Billie Eilish was targeted for ‘putting on weight’ whilst Rebel Wilson was slammed for losing it, so why do we feel that women’s bodies are fair game for us to comment on?


Singer Billie Eilish is famously careful with her body, making a conscious decision very early on in her career to wear oversized, baggy clothing in order to prevent it being used as a tool to either sexualise or shame her – because, let’s face it, that’s what the female body is generally reduced to in our society, and she knows it. “I never want the world to know everything about me,” she explained in 2019 in a Calvin Klein campaign. “I mean, that’s why I wear big, baggy clothes: Nobody can have an opinion, because they haven’t seen what’s underneath.”

It’s sad that this is something the 18-year-old has to even consider, but here we are. So, she adopts this approach, and covers up. It works, in theory, right? Except that the moment she wears anything even slightly fitted, it becomes a hot topic the world over. Keeping her body under wraps has backfired; it has cultivated a hunger from our image-obsessed culture to see – to demand to see – what’s underneath.

She was out walking, this week, when a paparazzo snapped some photos of her wearing a fitted vest top. She looked good – great, even; there isn’t much to discuss on that front. But the photos very quickly did the rounds, and a man on Twitter decided to use the opportunity to body shame her. “In 10 months Billie Eilish has developed a mid-30s wine mom body,” he wrote.


As you can imagine, the general response was outrage, and he was bombarded with replies expressing exactly that. But his tweet points to a wider problem in society: our obsessive and relentless body shaming of, almost exclusively, women.

The sheer amount of people who liked the tweet – nine thousand – and retweeted it – 936, at the time of writing – goes some way to demonstrate how much society enjoys partaking in the casual shaming of a woman’s body.

And here’s the thing – we, women, cannot win! While Billie is targeted for ‘putting on weight’, in the same week, actress Rebel Wilson has been accused of falling to pressures to lose weight after becoming significantly smaller. A barrage of abuse has been directed her way for daring to do what she wants with her body.

It doesn’t stop there – Cardi B made the news this week for clapping back to a man who commented on the size of her areolas (yes, seriously) after she accidentally posted a nude photo to her Instagram stories. “Why yo areolas so big?”, he asked, prompting the WAP rapper to come back with an excellent response. “Cause I breastfed a baby for three months. Titties got bigger, so nipples got bigger. It’s ok, let me know if your daddy wanna get breasted,” she wrote, while the world cheered her on.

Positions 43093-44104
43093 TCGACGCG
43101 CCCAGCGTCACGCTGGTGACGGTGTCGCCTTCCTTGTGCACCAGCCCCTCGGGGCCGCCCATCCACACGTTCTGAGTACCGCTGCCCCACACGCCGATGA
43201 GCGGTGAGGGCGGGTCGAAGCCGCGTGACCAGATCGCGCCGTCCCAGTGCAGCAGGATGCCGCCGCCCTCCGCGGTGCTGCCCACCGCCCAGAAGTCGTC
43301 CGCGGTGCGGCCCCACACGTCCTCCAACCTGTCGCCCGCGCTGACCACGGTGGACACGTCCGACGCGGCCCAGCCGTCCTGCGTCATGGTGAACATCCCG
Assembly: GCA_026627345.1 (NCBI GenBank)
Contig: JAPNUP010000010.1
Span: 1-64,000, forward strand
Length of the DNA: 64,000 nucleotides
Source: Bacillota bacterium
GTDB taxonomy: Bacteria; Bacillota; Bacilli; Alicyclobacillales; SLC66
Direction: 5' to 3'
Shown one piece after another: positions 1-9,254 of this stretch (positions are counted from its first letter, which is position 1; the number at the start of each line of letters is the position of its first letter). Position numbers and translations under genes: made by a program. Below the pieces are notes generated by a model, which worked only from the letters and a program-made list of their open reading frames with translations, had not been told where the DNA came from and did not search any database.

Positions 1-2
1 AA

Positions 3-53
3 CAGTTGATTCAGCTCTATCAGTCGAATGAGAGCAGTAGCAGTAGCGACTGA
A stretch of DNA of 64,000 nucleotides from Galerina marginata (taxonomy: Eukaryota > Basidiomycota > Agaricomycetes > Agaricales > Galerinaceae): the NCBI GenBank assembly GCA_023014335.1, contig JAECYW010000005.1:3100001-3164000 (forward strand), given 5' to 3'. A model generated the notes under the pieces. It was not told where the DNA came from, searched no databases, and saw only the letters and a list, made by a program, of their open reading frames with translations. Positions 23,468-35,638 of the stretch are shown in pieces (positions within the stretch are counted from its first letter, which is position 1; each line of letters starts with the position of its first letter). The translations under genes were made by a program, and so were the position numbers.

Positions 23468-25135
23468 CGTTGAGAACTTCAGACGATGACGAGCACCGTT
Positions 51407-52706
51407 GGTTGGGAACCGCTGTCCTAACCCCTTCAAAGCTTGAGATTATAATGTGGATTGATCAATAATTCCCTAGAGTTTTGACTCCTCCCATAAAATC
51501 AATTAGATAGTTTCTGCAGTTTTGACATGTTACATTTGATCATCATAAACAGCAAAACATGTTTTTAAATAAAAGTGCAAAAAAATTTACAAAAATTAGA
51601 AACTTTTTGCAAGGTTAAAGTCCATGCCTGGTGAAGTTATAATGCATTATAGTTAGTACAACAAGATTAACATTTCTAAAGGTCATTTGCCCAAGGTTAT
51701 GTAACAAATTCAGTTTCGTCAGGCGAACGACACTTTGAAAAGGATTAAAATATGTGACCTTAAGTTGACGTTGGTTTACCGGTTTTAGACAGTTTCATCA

Why do we feel that women’s bodies are fair game for us to comment on? Why do we take pleasure in it? How did we get to this point where it’s ubiquitous without ever really being questioned? I don’t have the exact answers, unfortunately, but I know it needs to stop, and we need to start holding people who body shame accountable. And I’m not just talking about internet trolls who wrote overtly offensive tweets or Instagram comments, but casual, everyday body shaming you hear in your inner circles, too – whether it’s telling your friend on WhatsApp that she shouldn’t be commenting on a certain celebrity’s body, or questioning your colleague for a throwaway remark about a fellow colleague’s weight. It also means pulling yourself up when you find yourself passing judgement on how another woman looks.

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Because body shaming, no matter what form it comes in, no matter how casual or small it is, and no matter the individual’s intentions, all contributes towards society’s obsession with women’s bodies and perpetuates the notion that a woman’s value lies solely in how she – and her body – looks.

It also prevents us, as a whole, from ever truly becoming happy in our bodies. I shout about body confidence and self-acceptance from the rooftops every single day – until I’m blue in the face, most days – but deep down, I know that true self-acceptance is an extremely difficult goal when the world we inhabit is so inherently hostile towards women’s bodies. We can work on changing our mindsets as much as we want, but when we go out into the world, we don’t see the same level of positivity reflected back at us.

It’s not a supportive space for women to exist exactly as they are, it never has been – but with a collective effort, we have the power to change that. Let’s at least try.

Glamour UK

Source – www.glamourmagazine.co.uk

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